When the Church’s current reality – spiritually impoverished and in decline, yet rich in material means – is actually discussed, two suggestions are brought forward. Some propose that the Church tax should be abolished. They seem to assume that if money will not solve the problem, then the absence of it will. (Though there is some merit to the idea, it is rarely thought through). The other response is an appeal for more heterodoxy.
Bishop Voderholzer, of the diocese of Regensburg, recently noted how “remarkable” these suggestions were. In a sermon that received widespread attention, the Bavarian bishop said: “Again and again, we’re sold the idea that there is a universal solution for reverting these trends and maintaining social relevance. We’re told that we must – I quote – ‘further open up and dismiss conservative dogmas’. We are then also told this means: abolition of priestly celibacy; abnegation of different responsibilities and vocations of women and men in the Church as well as the admission of women to the apostolic ministry.”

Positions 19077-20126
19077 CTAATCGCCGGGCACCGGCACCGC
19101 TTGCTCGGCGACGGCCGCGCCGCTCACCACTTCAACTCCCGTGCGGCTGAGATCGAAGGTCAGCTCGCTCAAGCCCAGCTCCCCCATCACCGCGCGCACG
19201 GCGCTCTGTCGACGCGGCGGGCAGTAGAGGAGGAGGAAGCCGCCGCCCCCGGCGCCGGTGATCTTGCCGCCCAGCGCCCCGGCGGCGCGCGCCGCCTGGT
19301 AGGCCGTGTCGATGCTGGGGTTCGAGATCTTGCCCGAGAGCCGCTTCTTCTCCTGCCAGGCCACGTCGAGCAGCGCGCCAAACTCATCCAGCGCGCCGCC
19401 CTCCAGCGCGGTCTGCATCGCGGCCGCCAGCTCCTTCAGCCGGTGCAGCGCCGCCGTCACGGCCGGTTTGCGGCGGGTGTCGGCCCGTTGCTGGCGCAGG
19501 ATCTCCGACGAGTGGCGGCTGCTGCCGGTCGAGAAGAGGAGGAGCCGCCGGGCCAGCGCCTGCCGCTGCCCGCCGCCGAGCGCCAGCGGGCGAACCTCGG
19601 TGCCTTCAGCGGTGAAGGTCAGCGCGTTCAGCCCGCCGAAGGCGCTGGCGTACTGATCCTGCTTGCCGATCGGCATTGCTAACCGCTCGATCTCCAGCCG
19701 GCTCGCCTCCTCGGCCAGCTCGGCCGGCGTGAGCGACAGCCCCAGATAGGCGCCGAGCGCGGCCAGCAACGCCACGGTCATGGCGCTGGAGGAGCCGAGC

Instead of these debates and demands, Voderholzer proposed something different entirely. On the anniversary of a schism that is commonly called “reformation”, the bishop reminded his flock of a different meaning, which is the only way forward for the German Church:
“The first and foremost step on this path is the daily struggle for sanctity, listening to God’s Word and being prepared to start the reform of the Church with oneself. For that is what reformation means: renewal from within the faith, restoration of the Image of Christ, which is imprinted in us in baptism and confirmation. Where that is granted to us, by the grace of God, where this succeeds, we will also make the people of our time once again curious about the faith that carries us. And then we will also be able to bear witness to the hope that fulfils us.”
Anian Christoph Wimmer is editor of CNAdeutsch.de
This article first appeared in the August 11 2017 issue of the Catholic Herald. To read the magazine in full, from anywhere in the world, go here